Cuba is perhaps the country with which the United States has had the longest lasting troubled relationship. Dating back to the Bay of Pigs and the Cuban Missile Crisis, the public's response to Cuba is often visceral and negative. Our response to baseball is similarly visceral and positive. Baseball has inspired songs, jingles, poetry, and some of our most beloved movies. When the relationship with Cuba collides with the sport that is perhaps our nation's most cherished, the result is bound to be explosive.

Consider this: our relationship with Cuba in the last decade has included the shooting down of civilian aircraft by the Cuban Air Force, the Helms-Burton Act which tried to expand the Cuban embargo, and the Elian Gonzales saga. Yet, at the same time, numerous Cuban baseball players have made their way to the United States and to Major League Baseball (MLB).

This article will examine several issues at the intersection of Cuba, the United States, and baseball. Inevitably, and sometimes unfortunately, dealings with Cuba involve politics. The first part of this article will examine the broader politics and laws governing the relationship between the United States and Cuba regarding baseball. This section will examine the experience of the Baltimore Orioles in their travels to Cuba to play baseball and their hosting the Cuban National Team in the United States. This section will also analyze the controversy caused by the Orioles when they announced that they would not hire Cuban defectors.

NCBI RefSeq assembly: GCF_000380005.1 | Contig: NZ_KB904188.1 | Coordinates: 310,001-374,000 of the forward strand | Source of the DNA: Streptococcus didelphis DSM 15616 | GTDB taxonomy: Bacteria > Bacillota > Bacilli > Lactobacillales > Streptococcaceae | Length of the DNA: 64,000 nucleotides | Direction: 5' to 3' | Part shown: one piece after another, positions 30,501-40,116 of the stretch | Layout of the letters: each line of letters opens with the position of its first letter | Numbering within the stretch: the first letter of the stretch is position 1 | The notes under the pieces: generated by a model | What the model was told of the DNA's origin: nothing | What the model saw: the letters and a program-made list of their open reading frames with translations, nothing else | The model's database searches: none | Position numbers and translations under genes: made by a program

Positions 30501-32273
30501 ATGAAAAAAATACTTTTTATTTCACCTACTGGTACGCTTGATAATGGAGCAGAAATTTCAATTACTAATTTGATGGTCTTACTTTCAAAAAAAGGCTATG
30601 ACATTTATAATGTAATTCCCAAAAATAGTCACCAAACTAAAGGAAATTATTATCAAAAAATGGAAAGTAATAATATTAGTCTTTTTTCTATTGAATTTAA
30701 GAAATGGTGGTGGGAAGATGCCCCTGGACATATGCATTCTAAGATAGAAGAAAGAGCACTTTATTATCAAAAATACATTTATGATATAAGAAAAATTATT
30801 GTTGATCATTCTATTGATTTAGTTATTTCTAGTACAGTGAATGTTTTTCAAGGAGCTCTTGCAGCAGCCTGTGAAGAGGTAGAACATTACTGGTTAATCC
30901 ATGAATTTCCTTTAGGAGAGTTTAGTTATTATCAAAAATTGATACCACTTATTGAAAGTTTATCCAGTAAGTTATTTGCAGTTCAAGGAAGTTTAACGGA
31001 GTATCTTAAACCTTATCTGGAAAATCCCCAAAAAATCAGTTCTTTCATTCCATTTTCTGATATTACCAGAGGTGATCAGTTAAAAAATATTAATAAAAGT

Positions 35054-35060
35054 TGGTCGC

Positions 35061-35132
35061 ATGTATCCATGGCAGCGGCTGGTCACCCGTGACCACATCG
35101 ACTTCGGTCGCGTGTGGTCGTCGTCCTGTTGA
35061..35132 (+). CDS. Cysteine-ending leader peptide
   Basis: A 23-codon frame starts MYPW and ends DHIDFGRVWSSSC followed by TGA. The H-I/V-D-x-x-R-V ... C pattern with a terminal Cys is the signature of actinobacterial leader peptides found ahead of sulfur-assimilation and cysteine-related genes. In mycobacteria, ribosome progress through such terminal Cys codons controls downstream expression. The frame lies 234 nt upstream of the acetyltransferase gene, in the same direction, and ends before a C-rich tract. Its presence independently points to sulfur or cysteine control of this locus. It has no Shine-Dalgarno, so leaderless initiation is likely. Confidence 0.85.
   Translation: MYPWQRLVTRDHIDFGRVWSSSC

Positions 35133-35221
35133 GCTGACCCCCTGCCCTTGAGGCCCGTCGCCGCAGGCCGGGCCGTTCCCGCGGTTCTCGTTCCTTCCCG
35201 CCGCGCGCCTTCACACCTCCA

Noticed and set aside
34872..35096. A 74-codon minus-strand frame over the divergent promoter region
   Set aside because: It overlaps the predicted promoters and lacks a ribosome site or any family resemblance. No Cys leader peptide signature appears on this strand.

The second part of the article will focus on the narrower issues raised when Cuban defectors come to the United States and want to play baseball. This section will review the history of Cuban player defections to the United States and then focus on the recent court case brought by a Cuban player against Major League Baseball alleging discriminatory rules regarding free agency.

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Andrea Schneider is a professor at Marquette Law School teaching ADR, Negotiation, Ethics, International Law, International Conflict Resolution and Art Law. She is the author or co-author of numerous books and book chapters in the field of dispute resolution. She serves as the editor of ADR Prof Blog.